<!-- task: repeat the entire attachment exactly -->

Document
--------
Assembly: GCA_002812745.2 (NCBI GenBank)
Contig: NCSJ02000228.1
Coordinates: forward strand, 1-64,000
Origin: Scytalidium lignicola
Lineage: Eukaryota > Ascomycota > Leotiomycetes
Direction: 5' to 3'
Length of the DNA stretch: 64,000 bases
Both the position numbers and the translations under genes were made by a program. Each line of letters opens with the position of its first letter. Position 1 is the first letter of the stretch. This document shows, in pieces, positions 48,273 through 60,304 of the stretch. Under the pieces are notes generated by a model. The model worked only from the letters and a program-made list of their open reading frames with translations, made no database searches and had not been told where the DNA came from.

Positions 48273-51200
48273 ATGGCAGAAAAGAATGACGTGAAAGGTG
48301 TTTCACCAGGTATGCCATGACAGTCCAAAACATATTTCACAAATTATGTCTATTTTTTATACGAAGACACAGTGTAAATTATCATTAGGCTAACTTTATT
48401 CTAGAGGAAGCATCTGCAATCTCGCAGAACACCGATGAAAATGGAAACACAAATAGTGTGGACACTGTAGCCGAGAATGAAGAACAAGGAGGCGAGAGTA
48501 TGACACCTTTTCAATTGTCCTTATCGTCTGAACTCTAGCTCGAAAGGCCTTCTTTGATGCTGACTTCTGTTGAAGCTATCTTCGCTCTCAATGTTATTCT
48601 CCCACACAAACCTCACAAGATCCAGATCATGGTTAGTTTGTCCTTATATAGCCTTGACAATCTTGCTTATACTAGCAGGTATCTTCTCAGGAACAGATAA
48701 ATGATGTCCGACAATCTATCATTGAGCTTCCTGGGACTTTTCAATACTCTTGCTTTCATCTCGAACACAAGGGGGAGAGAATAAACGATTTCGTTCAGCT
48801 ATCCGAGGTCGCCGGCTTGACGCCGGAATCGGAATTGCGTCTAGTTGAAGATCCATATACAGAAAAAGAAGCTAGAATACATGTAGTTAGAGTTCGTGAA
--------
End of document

Assembly: GCA_002812745.2 (NCBI GenBank)
Contig: NCSJ02000228.1
Coordinates: forward strand, 1-64,000
Origin: Scytalidium lignicola
Lineage: Eukaryota > Ascomycota > Leotiomycetes
Direction: 5' to 3'
Length of the DNA stretch: 64,000 bases
Both the position numbers and the translations under genes were made by a program. Each line of letters opens with the position of its first letter. Position 1 is the first letter of the stretch. This document shows, in pieces, positions 48,273 through 60,304 of the stretch. Under the pieces are notes generated by a model. The model worked only from the letters and a program-made list of their open reading frames with translations, made no database searches and had not been told where the DNA came from.

Positions 48273-51200
48273 ATGGCAGAAAAGAATGACGTGAAAGGTG
48301 TTTCACCAGGTATGCCATGACAGTCCAAAACATATTTCACAAATTATGTCTATTTTTTATACGAAGACACAGTGTAAATTATCATTAGGCTAACTTTATT
48401 CTAGAGGAAGCATCTGCAATCTCGCAGAACACCGATGAAAATGGAAACACAAATAGTGTGGACACTGTAGCCGAGAATGAAGAACAAGGAGGCGAGAGTA
48501 TGACACCTTTTCAATTGTCCTTATCGTCTGAACTCTAGCTCGAAAGGCCTTCTTTGATGCTGACTTCTGTTGAAGCTATCTTCGCTCTCAATGTTATTCT
48601 CCCACACAAACCTCACAAGATCCAGATCATGGTTAGTTTGTCCTTATATAGCCTTGACAATCTTGCTTATACTAGCAGGTATCTTCTCAGGAACAGATAA
48701 ATGATGTCCGACAATCTATCATTGAGCTTCCTGGGACTTTTCAATACTCTTGCTTTCATCTCGAACACAAGGGGGAGAGAATAAACGATTTCGTTCAGCT
48801 ATCCGAGGTCGCCGGCTTGACGCCGGAATCGGAATTGCGTCTAGTTGAAGATCCATATACAGAAAAAGAAGCTAGAATACATGTAGTTAGAGTTCGTGAA